Great post! Have you read “The Belly Fat Cure” by Jorge Cruise? I started it last year and lost 30 lbs by cutting my sugar down to 15 grams a day (that includes hidden sugars in breads and fruits). I also kept my carb consumption to 120 grams a day. This also had an impact on lower my cholesterol.

  23. Shelly Says:

    1. Tori — I really appreciate your comment because I like to be skeptical of everything, as well. However, I fail to see how cutting out sugar and flour could be dangerous except in very rare cases. Sugar is bad for you, and gluten is bad for a lot of people who don’t even know it. It’s not unreasonable to think that both of those things should stay out of a healthy diet for *any* person.

    It just doesn’t sound to me like what Julien is advocating is some kind of crazy irresponsible idea. Who would be harmed by cutting out all sugar and flour, exactly? I’m genuinely curious, because I’ve never come across evidence that anyone needs either of those things. They want them, yes, but they don’t need them. Can you find some examples?

    2. To any readers — If you don’t get along with fasting at first, try again after you’ve been off the sugar and flour for a while. Hunger is radically different once your diet is mostly meat, fat, and vegetables. When my diet was carb based, I’d get hungry a few hours after a meal. Now that it isn’t, I can fast for hours and hours. I don’t practice it on purpose (yet), but it’s incredibly convenient to be able to do it! I’m looking at you, air travel.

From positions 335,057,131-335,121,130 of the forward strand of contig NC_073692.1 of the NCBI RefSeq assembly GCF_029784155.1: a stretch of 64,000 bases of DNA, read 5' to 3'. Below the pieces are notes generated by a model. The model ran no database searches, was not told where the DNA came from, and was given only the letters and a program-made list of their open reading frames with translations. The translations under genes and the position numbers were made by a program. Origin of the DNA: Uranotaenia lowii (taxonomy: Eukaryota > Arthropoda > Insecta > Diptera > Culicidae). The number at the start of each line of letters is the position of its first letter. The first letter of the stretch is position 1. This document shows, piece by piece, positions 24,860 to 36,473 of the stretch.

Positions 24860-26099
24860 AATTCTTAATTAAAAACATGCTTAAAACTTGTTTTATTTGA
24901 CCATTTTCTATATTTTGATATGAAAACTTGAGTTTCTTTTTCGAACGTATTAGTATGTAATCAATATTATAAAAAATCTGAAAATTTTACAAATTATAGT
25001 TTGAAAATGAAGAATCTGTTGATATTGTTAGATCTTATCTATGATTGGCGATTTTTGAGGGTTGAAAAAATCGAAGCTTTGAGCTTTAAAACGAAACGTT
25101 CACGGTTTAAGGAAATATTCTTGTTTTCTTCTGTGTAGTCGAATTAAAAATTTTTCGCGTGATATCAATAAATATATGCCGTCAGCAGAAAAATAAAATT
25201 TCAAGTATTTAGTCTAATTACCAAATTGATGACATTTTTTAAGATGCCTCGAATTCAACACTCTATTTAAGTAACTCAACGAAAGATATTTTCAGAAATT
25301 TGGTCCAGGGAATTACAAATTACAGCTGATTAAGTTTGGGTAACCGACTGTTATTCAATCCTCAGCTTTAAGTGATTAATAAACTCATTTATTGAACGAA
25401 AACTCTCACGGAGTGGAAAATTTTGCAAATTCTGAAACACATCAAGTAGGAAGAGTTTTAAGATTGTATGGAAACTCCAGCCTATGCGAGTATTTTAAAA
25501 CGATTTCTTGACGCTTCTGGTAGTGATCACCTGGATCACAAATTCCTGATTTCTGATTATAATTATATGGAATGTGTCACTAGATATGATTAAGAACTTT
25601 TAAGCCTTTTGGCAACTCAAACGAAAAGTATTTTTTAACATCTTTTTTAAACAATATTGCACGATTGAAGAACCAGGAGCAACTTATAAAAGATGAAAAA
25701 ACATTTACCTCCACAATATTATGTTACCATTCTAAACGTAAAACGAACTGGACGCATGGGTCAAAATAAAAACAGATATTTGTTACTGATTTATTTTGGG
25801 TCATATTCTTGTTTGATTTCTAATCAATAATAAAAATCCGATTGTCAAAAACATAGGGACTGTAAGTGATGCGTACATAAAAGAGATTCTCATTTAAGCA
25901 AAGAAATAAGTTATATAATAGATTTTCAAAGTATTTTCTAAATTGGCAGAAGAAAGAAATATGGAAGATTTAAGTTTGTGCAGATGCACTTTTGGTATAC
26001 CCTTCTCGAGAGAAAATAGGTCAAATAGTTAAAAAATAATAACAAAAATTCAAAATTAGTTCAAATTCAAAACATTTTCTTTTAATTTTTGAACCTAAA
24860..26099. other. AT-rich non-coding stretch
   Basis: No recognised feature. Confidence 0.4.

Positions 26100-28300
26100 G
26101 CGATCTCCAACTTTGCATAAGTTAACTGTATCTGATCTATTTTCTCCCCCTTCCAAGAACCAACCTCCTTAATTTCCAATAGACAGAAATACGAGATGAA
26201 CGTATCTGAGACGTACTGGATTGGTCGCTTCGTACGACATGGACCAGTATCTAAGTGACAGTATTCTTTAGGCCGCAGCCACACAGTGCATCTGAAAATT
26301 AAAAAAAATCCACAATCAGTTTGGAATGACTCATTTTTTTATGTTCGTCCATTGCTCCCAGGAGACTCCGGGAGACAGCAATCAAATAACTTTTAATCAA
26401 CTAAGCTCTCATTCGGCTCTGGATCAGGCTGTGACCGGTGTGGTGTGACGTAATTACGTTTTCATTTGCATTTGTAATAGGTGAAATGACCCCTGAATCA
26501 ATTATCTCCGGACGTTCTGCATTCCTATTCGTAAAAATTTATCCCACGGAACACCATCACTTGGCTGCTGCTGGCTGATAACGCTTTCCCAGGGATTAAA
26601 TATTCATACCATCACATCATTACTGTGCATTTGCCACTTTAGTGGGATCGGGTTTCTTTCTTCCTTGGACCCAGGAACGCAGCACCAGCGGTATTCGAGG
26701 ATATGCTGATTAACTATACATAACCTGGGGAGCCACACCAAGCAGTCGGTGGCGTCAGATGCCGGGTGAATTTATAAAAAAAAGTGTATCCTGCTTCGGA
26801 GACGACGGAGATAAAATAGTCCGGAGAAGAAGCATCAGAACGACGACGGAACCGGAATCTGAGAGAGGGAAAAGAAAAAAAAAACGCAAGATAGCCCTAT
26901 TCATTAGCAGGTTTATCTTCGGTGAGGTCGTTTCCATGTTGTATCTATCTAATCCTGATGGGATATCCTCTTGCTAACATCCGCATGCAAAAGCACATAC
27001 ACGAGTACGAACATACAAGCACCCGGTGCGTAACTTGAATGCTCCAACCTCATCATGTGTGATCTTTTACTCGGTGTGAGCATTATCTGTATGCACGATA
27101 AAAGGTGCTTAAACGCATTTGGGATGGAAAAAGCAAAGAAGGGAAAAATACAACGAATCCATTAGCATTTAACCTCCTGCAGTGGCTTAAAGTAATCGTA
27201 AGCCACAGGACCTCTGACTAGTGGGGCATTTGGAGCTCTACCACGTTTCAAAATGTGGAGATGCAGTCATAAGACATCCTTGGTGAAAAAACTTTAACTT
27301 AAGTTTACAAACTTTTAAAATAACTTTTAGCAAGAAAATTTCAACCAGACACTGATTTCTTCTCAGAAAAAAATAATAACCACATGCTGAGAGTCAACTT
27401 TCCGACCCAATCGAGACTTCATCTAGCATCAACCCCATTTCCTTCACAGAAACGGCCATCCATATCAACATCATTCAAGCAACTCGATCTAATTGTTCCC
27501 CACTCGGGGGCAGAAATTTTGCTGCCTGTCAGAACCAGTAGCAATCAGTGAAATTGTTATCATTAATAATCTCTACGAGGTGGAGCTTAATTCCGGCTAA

24. Elaine Spitz Says:

    Dammit, Julien! I feel this post was aimed directly at me! I know the no-sugar-no-flour thing works – friends and family have had great success with it. If you don’t mind, I’ll write further about this in my own blog….and will let the people who follow me (hi Dad!) know the idea came from you.

    I agree with much of the commentary here regarding “expertise and credentials”. As long as you do your homework and make decisions on your own, dear reader, feel free to try what seems reasonable for you. Fasting does not seem reasonable for me, so I will likely not participate. Exercise is a must for me, so I will continue to enjoy it.
    Happy New Year!

  25. Daniel Says:

    Excellent post Julien! Last year I dropped from ~185 to ~165 after reading MarksDailyApple and Richard’s blog at Free The Animal and changing my eating style (basically just dropping grains and most potatoes) last March. Jeans went down to a 30 waist from 32 also.

    I need to read Good Calories, Bad Calories again because it was just too much to take in at once. I agree with Shelly on the difference in hunger when changing the composition of your diet. The type of hunger experienced when eating ~100 grams of carbs (mostly from milk, yogurt and nuts. I handle dairy OK and it’s all raw) is very different than the “I have to eat now before I lose it because I’m on the verge of a migraine” hunger that I used to experience. Thanks for spreading the word. Still have to read The 4-Hour Body!

  26. Alex Says: